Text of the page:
Rain last night, and this morning the tops of the cedars are blurred by clouds. It’s officially spring, if not by the Julian calendar than by the forest: the nettles are up. Out past the back fence, past the thickets of rose and ironwood and the fallen willow, past the cedars and the cairn that marks the grave of Loki the dog, there’s a stand of alder. In the summer it’s all nettles, so thick you have to whack and high-step your way through and still you’ll emerge with ankles tingling. But right now the nettles are just a few leaves tall and tender, pushing up from the moss in patches. We had one pair of gloves between us; I took the right and E the left. I was clumsy at it, despite using my dominant hand, and kept accidentally pulling up the little plants when I meant only to pinch off their top leaves. E, being a farmer and much practiced at harvest, was quick and tidy. And if his bag was twice mine when we walked back through the moss and alders, past the cairn under the cedars, by the fallen willow and the thickets of the rose and ironwood, and through the back gate, well, everything went into the same pot in the end.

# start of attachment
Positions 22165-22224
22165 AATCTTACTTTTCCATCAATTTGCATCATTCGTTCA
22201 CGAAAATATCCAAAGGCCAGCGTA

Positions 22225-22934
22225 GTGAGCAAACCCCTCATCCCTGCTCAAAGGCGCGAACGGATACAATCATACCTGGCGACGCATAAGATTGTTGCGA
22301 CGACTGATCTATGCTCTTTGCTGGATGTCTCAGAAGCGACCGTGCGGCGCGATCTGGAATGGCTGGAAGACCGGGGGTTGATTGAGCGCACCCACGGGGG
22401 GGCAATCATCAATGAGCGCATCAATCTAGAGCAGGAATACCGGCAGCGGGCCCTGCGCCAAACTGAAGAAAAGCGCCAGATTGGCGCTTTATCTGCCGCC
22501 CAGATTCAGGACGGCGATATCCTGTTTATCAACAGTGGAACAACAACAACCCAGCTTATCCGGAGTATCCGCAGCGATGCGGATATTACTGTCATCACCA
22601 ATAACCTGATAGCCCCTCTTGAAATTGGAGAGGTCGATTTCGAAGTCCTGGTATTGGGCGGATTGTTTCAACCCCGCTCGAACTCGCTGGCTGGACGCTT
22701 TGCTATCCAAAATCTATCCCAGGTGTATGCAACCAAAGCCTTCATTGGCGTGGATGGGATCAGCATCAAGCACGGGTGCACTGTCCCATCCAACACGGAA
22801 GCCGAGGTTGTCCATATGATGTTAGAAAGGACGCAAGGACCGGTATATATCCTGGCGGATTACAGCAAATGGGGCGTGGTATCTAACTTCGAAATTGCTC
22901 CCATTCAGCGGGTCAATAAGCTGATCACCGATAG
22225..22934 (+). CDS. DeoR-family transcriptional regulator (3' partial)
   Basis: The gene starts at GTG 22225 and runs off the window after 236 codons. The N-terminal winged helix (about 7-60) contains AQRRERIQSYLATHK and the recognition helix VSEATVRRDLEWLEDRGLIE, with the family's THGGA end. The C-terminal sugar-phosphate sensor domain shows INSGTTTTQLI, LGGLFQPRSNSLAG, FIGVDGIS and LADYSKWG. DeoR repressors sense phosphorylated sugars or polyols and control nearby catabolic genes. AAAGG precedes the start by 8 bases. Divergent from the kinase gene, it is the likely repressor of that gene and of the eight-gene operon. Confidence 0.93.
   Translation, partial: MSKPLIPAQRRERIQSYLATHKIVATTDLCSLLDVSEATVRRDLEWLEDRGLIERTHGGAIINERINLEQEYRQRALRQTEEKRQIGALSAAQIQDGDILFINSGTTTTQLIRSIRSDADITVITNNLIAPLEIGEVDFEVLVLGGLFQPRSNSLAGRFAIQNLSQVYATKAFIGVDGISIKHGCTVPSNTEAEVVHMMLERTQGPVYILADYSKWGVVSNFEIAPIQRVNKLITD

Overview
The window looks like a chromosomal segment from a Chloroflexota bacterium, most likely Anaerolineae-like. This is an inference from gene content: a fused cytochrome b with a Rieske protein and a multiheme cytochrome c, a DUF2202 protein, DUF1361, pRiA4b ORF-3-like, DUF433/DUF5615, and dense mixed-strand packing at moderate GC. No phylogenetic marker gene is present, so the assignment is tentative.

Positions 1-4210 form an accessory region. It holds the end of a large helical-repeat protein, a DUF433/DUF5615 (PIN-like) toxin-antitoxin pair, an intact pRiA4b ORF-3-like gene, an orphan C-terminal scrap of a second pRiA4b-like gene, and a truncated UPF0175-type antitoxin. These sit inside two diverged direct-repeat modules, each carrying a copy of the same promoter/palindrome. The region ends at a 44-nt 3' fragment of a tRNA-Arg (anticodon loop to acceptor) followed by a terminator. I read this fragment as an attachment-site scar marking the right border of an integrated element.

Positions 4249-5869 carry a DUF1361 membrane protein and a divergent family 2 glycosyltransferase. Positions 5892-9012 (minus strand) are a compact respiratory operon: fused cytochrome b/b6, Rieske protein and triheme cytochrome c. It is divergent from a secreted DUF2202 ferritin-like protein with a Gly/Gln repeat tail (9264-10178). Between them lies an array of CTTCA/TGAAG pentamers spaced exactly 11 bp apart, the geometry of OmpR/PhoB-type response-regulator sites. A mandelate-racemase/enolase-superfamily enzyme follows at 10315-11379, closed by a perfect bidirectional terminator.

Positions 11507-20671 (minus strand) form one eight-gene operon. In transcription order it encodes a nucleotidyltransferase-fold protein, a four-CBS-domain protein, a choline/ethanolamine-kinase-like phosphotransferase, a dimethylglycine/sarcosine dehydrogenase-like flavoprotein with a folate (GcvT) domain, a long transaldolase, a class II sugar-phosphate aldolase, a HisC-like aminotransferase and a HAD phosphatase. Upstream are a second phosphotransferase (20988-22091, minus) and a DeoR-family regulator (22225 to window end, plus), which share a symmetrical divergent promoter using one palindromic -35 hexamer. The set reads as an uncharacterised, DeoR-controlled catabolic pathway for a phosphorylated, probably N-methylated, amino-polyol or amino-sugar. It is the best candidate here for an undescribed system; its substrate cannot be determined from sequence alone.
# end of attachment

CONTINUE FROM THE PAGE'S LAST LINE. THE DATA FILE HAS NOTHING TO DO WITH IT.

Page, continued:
Owner | Baker